Riting iz easy
A while ago a distant relative of mine contacted me with some questions as to how he might go about making a living as a novelist. He was not at that time a writer, but liked to read and thought it might be a good way to make a living.
I didn’t know how to respond. The collection of assumptions–
- that I am an example of a successful writer
- that lots of people make a living writing novels
- that one can just jump in, like it’s any other kind of career
How most of us keep going
The truth is, it’s very hard to write a novel, it’s even harder to write a good novel, and it’s very nearly impossible to make a living as a writer of novels. It may be one of the least rewarding and most frustrating creative exercises in existence, with the possible exception of screenwriting. (Not incidentally, I am also a screenwriter.)
Imagine spending anywhere from months to years of your life crafting an opus, and then spending another several months or years trying to get people to read it and/or publish it, and/or buy it. The risk-to-reward tradeoff is so ridiculously small it’s a wonder why anybody even tries.
But we do try. And the reason is, to be an accomplished writer– by which I mean someone who finishes written works– one must also be equal parts self-deluded and insane.
My annual mantra
My annual Christmas mantra has been “next year, by this time, I will be a published novelist.” It was something that sprang from the disappointments endured in the past year– in which events that were sometimes ridiculously improbable conspired to foil a promising possibility– and the hope that a new lead/idea/project would work out in the new year.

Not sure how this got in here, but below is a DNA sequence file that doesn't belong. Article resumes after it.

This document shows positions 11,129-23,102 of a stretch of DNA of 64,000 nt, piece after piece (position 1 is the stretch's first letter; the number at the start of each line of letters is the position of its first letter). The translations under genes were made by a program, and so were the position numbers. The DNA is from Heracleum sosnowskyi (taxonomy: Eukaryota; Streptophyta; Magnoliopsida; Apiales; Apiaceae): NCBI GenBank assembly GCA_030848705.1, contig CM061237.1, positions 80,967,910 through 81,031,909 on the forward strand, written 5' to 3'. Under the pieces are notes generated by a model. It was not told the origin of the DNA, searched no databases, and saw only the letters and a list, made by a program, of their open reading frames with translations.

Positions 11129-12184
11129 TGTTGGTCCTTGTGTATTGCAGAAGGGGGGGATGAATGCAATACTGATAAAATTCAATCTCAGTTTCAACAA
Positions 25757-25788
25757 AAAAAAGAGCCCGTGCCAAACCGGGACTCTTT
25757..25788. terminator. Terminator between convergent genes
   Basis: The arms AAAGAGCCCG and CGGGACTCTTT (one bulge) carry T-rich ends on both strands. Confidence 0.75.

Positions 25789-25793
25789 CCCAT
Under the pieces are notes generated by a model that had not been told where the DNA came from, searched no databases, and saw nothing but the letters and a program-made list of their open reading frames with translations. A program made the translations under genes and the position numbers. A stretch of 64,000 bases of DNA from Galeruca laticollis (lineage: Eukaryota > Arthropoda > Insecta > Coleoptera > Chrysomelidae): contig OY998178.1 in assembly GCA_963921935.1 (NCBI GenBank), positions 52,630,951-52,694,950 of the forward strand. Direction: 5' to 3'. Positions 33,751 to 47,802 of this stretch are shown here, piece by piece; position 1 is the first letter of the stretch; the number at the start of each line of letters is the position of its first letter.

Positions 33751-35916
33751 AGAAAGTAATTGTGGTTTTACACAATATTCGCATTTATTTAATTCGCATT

Now, you know that this year I get to say something different, because Immortal was published in October. What you may not appreciate is I said that same thing for a solid decade. My past is littered with unsold novels, unsold screenplays, unfinished ideas, leads that fizzled out, agents that didn’t work out (and one that actually went insane), publishers that folded, opportunities that weren’t, and plenty of other disappointments.
But: I never stopped believing that one Christmas, I would get to say, “This year, I became a published novelist. I can’t wait to see what next year brings.” Why? Because I’m fundamentally self-delusional. Sure, it turned out I was right about this one, but if it didn’t happen I’d still be expecting it to next year.
Merry Writer’s Christmas
I never did answer my relative’s question about becoming a novelist. But aside from the fact that he was self-deluded about the wrong thing– never get into novel writing thinking it’s a get-rich-quick scheme, kids– he was at least self-deluded about something, and that was a start.
It’s entirely possible to finish writing a novel or a screenplay or a short story and end up with something that is not good, but it’s almost impossible to finish one without the writer thinking it’s good.
So Merry Christmas to all you writers out there. Embrace your convictions. In a lot of ways they’re what make you a writer.
And if you’re not published yet, take it from me, a writer who has deluded himself into thinking he’s about to hit it big for a solid decade now: Next year at this time, you will surely be published. Plan accordingly!